Ray: I did not pick up any “new” Web analytics tips, but attending the Optimization Summit reinforced the value of testing, benefits of testing and what to test. Trying to interpret Web analytic data can be overwhelming initially, but I felt that the sessions did a good job of giving you a blueprint for defining a success metric and identifying what to measure.
MarketingSherpa: How can Web analytics be used to optimize Internet marketing?
Victoria: One of the ideas that emerged from the Summit was that optimization is a science; it’s based on data, you need to develop a hypothesis, write research questions, and conduct tests.
As a copywriter and marketer, this is the closest to science I’ll ever get! But it really boils down to testing your efforts and switching up headlines, calls-to-actions, body copy, layout, etc. to see how different combinations work together to achieve the results you desire.
Does providing a video on a landing page increase your time on site? Does writing “Get a Free Brochure” dramatically increase the clickthrough rate of a link opposed to “Download Now”? Web analytics and Internet marketing go hand in hand, and the Summit proved to me that you can’t have one without the other.
Ray: In today’s digital marketing world, there is an increasing amount of stakeholders who are asking for their ROI to measure their efforts and cost – this is where Web analytics can provide insight. The session “Where to Test, What to Test and What to Ask,” diagramed a nice funnel that illustrated key elements in a conversion funnel. This diagram was effective because it associated each of the key elements with a measureable Web analytics KPI.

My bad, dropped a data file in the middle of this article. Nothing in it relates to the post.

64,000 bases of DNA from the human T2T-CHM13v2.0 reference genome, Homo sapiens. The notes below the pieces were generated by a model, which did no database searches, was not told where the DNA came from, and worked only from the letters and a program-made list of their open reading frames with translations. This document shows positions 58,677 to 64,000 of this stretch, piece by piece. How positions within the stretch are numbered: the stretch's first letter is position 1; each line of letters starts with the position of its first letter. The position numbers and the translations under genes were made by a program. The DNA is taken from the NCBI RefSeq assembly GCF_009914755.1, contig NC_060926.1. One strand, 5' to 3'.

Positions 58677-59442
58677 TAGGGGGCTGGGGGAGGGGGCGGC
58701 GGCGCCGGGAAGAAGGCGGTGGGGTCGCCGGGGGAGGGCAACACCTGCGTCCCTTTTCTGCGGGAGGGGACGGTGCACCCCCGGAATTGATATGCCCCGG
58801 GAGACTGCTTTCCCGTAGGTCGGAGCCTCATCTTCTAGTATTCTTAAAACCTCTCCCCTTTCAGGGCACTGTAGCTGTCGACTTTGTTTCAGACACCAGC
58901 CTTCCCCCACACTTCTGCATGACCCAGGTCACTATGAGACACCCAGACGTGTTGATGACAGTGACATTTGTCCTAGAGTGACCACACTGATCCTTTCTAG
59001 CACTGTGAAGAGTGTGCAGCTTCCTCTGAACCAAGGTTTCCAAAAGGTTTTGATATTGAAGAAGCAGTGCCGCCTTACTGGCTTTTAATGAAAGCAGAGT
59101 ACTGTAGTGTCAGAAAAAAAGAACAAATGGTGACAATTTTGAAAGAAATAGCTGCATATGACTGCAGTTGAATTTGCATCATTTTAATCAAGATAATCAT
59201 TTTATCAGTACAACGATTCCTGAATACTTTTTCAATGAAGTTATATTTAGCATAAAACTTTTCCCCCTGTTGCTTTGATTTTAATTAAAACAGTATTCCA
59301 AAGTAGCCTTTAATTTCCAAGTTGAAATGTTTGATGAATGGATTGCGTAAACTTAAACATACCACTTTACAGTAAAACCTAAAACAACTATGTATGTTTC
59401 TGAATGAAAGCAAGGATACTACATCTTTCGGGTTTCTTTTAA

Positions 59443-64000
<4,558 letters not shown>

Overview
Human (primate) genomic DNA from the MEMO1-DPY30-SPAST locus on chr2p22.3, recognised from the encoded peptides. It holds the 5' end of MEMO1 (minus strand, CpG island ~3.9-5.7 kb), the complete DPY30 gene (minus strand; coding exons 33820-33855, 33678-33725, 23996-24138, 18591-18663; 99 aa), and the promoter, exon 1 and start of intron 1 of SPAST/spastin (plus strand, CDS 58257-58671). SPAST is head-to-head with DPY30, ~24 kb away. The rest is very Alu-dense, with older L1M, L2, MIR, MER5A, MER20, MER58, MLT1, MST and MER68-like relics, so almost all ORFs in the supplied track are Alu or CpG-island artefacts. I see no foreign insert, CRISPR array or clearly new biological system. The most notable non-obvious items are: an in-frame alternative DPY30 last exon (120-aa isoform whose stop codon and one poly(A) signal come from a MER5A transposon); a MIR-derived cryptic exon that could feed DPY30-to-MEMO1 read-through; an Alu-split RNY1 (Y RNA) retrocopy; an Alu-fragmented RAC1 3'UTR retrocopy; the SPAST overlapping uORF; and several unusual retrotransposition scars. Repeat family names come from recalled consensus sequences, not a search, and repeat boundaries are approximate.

(You can view the slides Ray is referring to below. The first step is to map out your funnel messaging, then funnel performance, and, lastly, estimate the conversion impact of each leak.)
MarketingSherpa:What was your favorite quote from the Summit?
Victoria: There were a lot of gems, but my favorite was something to the tune of: “You didn’t get paid in hits in the 90s, you don’t get paid in likes now, you get paid in conversions.” While social media is great for spreading brand awareness and promoting engagement with customers, it’s fairly difficult to assign a fiscal value to a Facebook page, so measuring ROI is nearly impossible.
Ray: Wow, there were a handful of key takeaways, but the one that has stuck to me since the conference is “asking ‘how’ leads to information; asking ‘why’ leads to wisdom. Marketers are busy asking how.” The Summit reinforced to me that the customer behavior should drive our value proposition!
MarketingSherpa: Anything else to add? Anything you wish I had asked but didn’t?
Victoria: When I told a marketing friend I was going to an “Optimization Summit,” he said it sounded boring. I retorted that if he wasn’t totally enthralled by optimization, then he wasn’t paying attention. The Optimization Summit got me brimming with excitement over testing, analytics and optimization.
Above all, the Optimization Summit inspired action. The lessons learned were immediately applicable, and within days of our return to work, we were implementing new ideas and theories. As instructors of a Web Analytics course at DU, the takeaways for us — and consequently our students — were pure gold.
Five Steps to Better Metrics: How one marketer leveraged Web analytics for an annual revenue increase of $500,000 — MarketingExperiments’ Web clinic replay